Sunday, April 25, 2010

Still Running 121 Years After The Run


Exactly 121 years earlier, on April 22, 1889, a lot of running was going on as trains and wagons and horses furiously carried our ancestors to an empty place on the plains near a meandering stream called the North Canadian. By April 22, 2010, the stream had been straightened and renamed and a jet plane had just brought some guys into town to play our boys in a friendly little sporting event -- a running event, too, with some baskets and stuff.

More particularly, the event would be the third game in the 2010 NBA Playoffs, and our guys are called the Thunder. Click any of the quarters below to watch and hear the full quarter in a 640 x 480 px flash file, wider than be accommodated in the width of this column. Separate files will open in other windows/tabs which you should close when you are done watching. If you're in a hurry, you might want to start with the 4th quarter.

2010 NBA Playoffs Videos
Los Angeles Lakers vs. Oklahoma City Thunder
Game 3 April 22, 2010, at Oklahoma City



The game videos were obtained at DavkaBT - basketball torrents, and the files were reworked at my end to make this presentation possible. Video quality is much better in Game 4 than in Game 3.

2010 NBA Playoffs Videos
Los Angeles Lakers vs. Oklahoma City Thunder
Game 4 April 24, 2010, at Oklahoma City


If later playoff videos become available, I'll likely be adding them in this same page.

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Wednesday, April 21, 2010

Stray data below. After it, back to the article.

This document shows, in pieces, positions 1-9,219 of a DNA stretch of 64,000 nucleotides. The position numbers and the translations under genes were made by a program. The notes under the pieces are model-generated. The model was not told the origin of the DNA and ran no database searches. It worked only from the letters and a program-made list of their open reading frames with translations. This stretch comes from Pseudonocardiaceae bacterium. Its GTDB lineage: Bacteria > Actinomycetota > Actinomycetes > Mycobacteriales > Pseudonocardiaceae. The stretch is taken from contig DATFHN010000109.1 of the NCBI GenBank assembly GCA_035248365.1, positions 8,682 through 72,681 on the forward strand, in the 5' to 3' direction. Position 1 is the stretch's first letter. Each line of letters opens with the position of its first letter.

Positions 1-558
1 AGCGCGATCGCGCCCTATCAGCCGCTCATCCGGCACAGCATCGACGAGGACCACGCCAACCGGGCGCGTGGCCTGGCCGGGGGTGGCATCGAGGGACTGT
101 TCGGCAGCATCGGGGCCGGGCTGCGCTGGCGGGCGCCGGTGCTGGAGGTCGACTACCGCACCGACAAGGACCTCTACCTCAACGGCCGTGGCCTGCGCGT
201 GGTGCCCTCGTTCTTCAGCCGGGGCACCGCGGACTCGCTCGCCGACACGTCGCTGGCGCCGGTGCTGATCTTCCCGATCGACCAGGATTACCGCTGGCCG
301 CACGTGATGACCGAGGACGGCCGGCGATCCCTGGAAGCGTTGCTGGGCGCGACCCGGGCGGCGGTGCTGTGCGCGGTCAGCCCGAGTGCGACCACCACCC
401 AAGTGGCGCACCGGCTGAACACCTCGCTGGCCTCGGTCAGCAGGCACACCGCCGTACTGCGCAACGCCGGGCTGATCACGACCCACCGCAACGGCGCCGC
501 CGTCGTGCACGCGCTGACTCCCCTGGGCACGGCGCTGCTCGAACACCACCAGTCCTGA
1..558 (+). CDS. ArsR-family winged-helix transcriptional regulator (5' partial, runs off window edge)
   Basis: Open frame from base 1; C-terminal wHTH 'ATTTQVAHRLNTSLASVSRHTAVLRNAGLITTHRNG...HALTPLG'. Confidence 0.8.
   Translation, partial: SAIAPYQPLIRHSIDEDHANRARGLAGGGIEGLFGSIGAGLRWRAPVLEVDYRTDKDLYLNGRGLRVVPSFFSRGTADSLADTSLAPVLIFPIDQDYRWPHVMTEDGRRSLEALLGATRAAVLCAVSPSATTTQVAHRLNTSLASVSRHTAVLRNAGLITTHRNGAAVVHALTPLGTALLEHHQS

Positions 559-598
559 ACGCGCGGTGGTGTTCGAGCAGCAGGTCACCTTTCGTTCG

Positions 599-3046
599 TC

Appeal From SandRidge Decision By Preservation Oklahoma

Originally posted April 20, 2010; updated on April 21 to include profiles of the members of the Board of Adjustment.

The April 8, 2010, decision by the Downtown Design Review Committee to approve SandRidge Energy Corporation's campus plan has been appealed by the venerable organization, Preservation Oklahoma, Inc., it being perhaps the most prominent and prestigious organization in the state of Oklahoma which is committed to historical preservation — and one which does something about it. Among its many other activities, the organization manages the Henry Overholser Mansion, shown at the right, the building itself being owned by the Oklahoma Historical Society.

The letter from Preservation Oklahoma which constitutes the appeal was filed yesterday, April 19, 2010, with the Oklahoma City Board of Adjustment is set out below. This article supplements the earlier Bye Bye Miss American Pie article posted on April 12, and should be read in conjunction with the information contained there.

Letter of Appeal
April 19, 2010
Board of Adjustments
City of Oklahoma City
Municipal Building
200 N. Walker Avenue
Oklahoma City, OK 73102

Dear Members of the Board of Adjustment:

Preservation Oklahoma, Inc. files this appeal of the recent decision of the Downtown Design Review Committee to allow the demolition of a significant number of historic buildings in the core of Oklahoma City by SandRidge Energy Corporation. The immeasurable impacts of this proposal have not been fully and adequately investigated, and the considerable loss of historic building fabric has not been sufficiently recognized.